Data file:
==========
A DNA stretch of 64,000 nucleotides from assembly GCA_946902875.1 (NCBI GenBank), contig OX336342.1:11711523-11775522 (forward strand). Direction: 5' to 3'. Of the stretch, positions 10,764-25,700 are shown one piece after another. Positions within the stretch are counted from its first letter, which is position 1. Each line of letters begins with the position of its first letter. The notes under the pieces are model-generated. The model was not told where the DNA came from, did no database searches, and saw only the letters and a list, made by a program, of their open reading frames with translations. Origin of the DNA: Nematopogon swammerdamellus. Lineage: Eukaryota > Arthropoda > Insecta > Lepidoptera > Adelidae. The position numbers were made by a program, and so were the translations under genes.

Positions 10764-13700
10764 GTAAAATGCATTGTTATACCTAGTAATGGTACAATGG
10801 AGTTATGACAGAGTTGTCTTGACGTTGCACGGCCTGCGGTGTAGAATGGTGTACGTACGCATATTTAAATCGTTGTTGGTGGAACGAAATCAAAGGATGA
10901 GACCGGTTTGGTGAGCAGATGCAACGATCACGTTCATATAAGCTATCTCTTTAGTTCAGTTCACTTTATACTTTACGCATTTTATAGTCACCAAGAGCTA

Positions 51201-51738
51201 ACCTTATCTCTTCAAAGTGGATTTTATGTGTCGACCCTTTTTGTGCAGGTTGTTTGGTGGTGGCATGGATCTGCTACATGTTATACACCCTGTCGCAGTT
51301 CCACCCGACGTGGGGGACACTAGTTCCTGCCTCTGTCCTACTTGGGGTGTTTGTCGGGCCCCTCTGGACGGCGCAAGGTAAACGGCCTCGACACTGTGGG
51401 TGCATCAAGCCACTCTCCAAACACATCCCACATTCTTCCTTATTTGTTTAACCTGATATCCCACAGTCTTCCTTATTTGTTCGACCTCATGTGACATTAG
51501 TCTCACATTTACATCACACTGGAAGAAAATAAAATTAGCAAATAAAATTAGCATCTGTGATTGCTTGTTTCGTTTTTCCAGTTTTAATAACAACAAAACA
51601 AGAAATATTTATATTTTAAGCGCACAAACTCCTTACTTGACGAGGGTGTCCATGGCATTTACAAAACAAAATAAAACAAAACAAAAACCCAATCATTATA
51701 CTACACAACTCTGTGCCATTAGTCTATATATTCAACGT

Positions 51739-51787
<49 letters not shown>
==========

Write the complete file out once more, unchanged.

A DNA stretch of 64,000 nucleotides from assembly GCA_946902875.1 (NCBI GenBank), contig OX336342.1:11711523-11775522 (forward strand). Direction: 5' to 3'. Of the stretch, positions 10,764-25,700 are shown one piece after another. Positions within the stretch are counted from its first letter, which is position 1. Each line of letters begins with the position of its first letter. The notes under the pieces are model-generated. The model was not told where the DNA came from, did no database searches, and saw only the letters and a list, made by a program, of their open reading frames with translations. Origin of the DNA: Nematopogon swammerdamellus. Lineage: Eukaryota > Arthropoda > Insecta > Lepidoptera > Adelidae. The position numbers were made by a program, and so were the translations under genes.

Positions 10764-13700
10764 GTAAAATGCATTGTTATACCTAGTAATGGTACAATGG
10801 AGTTATGACAGAGTTGTCTTGACGTTGCACGGCCTGCGGTGTAGAATGGTGTACGTACGCATATTTAAATCGTTGTTGGTGGAACGAAATCAAAGGATGA
10901 GACCGGTTTGGTGAGCAGATGCAACGATCACGTTCATATAAGCTATCTCTTTAGTTCAGTTCACTTTATACTTTACGCATTTTATAGTCACCAAGAGCTA

Positions 51201-51738
51201 ACCTTATCTCTTCAAAGTGGATTTTATGTGTCGACCCTTTTTGTGCAGGTTGTTTGGTGGTGGCATGGATCTGCTACATGTTATACACCCTGTCGCAGTT
51301 CCACCCGACGTGGGGGACACTAGTTCCTGCCTCTGTCCTACTTGGGGTGTTTGTCGGGCCCCTCTGGACGGCGCAAGGTAAACGGCCTCGACACTGTGGG
51401 TGCATCAAGCCACTCTCCAAACACATCCCACATTCTTCCTTATTTGTTTAACCTGATATCCCACAGTCTTCCTTATTTGTTCGACCTCATGTGACATTAG
51501 TCTCACATTTACATCACACTGGAAGAAAATAAAATTAGCAAATAAAATTAGCATCTGTGATTGCTTGTTTCGTTTTTCCAGTTTTAATAACAACAAAACA
51601 AGAAATATTTATATTTTAAGCGCACAAACTCCTTACTTGACGAGGGTGTCCATGGCATTTACAAAACAAAATAAAACAAAACAAAAACCCAATCATTATA
51701 CTACACAACTCTGTGCCATTAGTCTATATATTCAACGT

Positions 51739-51787
<49 letters not shown>